June 1, 2018 / 8:35 AM / 5 months ago

Movie Review: Bhavesh Joshi - Superhero

In an early scene in Vikramaditya Motwane’s “Bhavesh Joshi - Superhero”, Sikandar (Harshvardhan Kapoor) tells a woman in a club about his vigilante venture. “We are like the Indian Justice League,” he tells her. “Like Spider-Man?” she asks. “No, we are DC, we are much cooler,” he says.

Handout still from "Bhavesh Joshi"

Being cool is certainly one of the things Motwane is aiming for in this film, and the influence of the American comic book universe is unmistakable in the 155 minutes of its runtime. Siddharth Diwan’s camera snakes through Mumbai’s streets and alleys at night, giving the city a Gotham-like feel. But even if the treatment is Hollywood, our hero’s motivations lie closer home.

Sikandar and his friend Bhavesh (Priyanshu Painyuli), are college students who discover a purpose after the India Against Corruption movement that took the country by storm in 2011. Frustrated by the state of the city they live in, and newly aware of the power of the internet, they start a vigilante video channel called Insaaf TV, where they use hidden cameras and paper bag masks to expose corrupt officials.

Slideshow (2 Images)

But the venture soon loses its sheen for Sikandar, who finds nothing will change in a system that is rotten through and through. He moves on, working in a corporate firm and preparing to move to the United States. But Bhavesh is firm in his beliefs, chasing a story about water being stolen from public pipelines. What he doesn’t realise is this scam goes all the way to the top, to a powerful state minister called Rana (Nishikant Kamat).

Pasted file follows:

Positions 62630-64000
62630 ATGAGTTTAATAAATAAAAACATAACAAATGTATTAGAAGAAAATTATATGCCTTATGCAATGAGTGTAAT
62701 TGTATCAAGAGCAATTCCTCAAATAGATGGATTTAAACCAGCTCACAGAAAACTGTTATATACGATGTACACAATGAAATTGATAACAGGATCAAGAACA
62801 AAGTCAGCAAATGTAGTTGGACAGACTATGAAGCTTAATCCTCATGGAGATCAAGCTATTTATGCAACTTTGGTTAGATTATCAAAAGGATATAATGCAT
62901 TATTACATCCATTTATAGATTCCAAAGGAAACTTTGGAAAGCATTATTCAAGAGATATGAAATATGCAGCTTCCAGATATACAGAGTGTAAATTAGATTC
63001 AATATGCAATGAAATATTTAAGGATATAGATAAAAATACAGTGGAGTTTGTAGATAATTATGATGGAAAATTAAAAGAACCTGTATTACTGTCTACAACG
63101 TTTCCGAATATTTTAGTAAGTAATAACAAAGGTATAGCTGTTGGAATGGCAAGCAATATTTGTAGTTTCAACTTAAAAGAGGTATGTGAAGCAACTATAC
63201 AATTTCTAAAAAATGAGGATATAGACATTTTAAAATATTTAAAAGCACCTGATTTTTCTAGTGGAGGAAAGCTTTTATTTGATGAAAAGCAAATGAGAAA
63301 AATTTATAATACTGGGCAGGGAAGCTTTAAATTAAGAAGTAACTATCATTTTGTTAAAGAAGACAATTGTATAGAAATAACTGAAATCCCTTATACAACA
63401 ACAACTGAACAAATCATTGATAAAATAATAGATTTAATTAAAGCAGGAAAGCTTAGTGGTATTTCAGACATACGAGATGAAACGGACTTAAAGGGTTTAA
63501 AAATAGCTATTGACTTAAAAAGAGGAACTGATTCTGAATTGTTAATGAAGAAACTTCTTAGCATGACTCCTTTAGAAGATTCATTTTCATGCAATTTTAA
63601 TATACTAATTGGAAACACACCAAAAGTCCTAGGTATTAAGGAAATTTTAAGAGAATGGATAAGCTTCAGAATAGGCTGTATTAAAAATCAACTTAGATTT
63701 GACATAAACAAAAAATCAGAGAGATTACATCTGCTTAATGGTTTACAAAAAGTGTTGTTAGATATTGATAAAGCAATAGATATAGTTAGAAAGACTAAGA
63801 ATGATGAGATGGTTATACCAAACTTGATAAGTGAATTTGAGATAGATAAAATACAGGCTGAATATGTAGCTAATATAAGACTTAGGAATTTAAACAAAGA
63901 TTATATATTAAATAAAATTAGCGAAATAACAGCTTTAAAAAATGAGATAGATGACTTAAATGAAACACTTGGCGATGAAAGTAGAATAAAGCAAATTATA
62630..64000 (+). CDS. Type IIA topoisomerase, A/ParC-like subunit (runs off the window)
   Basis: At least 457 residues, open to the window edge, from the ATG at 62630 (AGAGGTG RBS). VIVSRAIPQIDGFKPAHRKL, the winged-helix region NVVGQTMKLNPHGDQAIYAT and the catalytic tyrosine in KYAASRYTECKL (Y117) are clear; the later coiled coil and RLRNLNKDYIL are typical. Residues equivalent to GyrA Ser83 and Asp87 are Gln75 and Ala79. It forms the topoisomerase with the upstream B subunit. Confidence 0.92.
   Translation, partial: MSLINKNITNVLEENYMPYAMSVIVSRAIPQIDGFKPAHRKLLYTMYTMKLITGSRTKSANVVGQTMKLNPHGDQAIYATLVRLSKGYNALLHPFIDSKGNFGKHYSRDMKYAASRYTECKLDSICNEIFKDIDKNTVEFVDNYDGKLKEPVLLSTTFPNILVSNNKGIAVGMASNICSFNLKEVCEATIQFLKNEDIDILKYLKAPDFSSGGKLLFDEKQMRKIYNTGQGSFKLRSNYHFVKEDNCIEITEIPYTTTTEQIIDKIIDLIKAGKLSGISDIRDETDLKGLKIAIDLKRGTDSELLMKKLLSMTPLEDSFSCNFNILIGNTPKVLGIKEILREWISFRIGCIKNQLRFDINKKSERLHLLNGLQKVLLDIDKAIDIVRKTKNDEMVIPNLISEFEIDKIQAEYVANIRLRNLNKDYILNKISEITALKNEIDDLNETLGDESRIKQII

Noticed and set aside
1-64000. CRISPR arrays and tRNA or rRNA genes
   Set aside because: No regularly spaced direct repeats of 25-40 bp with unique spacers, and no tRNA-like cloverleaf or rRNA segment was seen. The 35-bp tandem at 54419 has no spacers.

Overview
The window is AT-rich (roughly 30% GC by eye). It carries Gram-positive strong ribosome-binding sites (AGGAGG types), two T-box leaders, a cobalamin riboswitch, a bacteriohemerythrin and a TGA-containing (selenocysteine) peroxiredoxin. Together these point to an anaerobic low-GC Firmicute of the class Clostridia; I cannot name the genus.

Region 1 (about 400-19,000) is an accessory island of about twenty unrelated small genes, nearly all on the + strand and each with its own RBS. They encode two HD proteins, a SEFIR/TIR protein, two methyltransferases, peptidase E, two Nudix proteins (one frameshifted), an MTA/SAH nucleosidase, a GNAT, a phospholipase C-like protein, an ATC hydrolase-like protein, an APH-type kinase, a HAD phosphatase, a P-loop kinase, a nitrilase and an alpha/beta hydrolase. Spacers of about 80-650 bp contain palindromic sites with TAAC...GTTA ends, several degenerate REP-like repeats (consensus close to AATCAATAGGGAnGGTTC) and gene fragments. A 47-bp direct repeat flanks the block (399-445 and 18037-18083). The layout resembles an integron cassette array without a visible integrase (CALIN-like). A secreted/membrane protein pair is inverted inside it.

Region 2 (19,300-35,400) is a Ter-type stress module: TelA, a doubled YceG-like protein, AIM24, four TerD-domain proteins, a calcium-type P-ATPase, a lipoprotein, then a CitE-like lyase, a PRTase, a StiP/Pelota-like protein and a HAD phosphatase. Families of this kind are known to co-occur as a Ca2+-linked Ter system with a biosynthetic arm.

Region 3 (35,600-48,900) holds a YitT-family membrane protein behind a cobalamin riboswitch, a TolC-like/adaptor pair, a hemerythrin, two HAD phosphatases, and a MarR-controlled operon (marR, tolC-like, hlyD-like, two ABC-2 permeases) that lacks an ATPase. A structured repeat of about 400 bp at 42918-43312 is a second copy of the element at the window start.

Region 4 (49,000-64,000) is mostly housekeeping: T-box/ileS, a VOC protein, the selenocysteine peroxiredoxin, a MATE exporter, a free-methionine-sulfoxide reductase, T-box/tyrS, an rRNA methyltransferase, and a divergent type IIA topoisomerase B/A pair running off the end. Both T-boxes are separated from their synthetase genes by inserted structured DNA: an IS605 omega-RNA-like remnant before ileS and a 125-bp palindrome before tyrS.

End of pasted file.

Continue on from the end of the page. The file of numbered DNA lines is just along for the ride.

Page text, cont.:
Sikandar takes a while to co-opt Bhavesh’s mission, and director Motwane paints him as a reluctant superhero. At one point, we see him hobbling away after being beaten up by the people he was out to get, his mask askew and his identity nearly compromised.

But once he gets into his groove, we get some wonderful action sequences through the streets of Mumbai, especially one exhilarating sequence involving a bike and a local train. Motwane is obviously influenced by the Christopher Nolan style of superhero movies, using the film to show the inherent decay in society. But while “Bhavesh Joshi - Superhero” starts off well, it stutters and gets too heavy-handed towards the middle. The plot trudges on, and Harshvardhan Kapoor does not have the acting ability to keep viewers on the edge of their seats. Also, the story of water and corruption doesn’t feel deserving of the film’s sweeping canvas, at least the one it aims for.

There is much to like here - the atmospherics, Painyuli’s performance that is notches above Kapoor’s, and Motwane’s feel for noir, but his home-grown hero still falls short. Hopefully this will be a franchise, and like most superheroes, Bhavesh Joshi too will have a chance at redemption and a better future.

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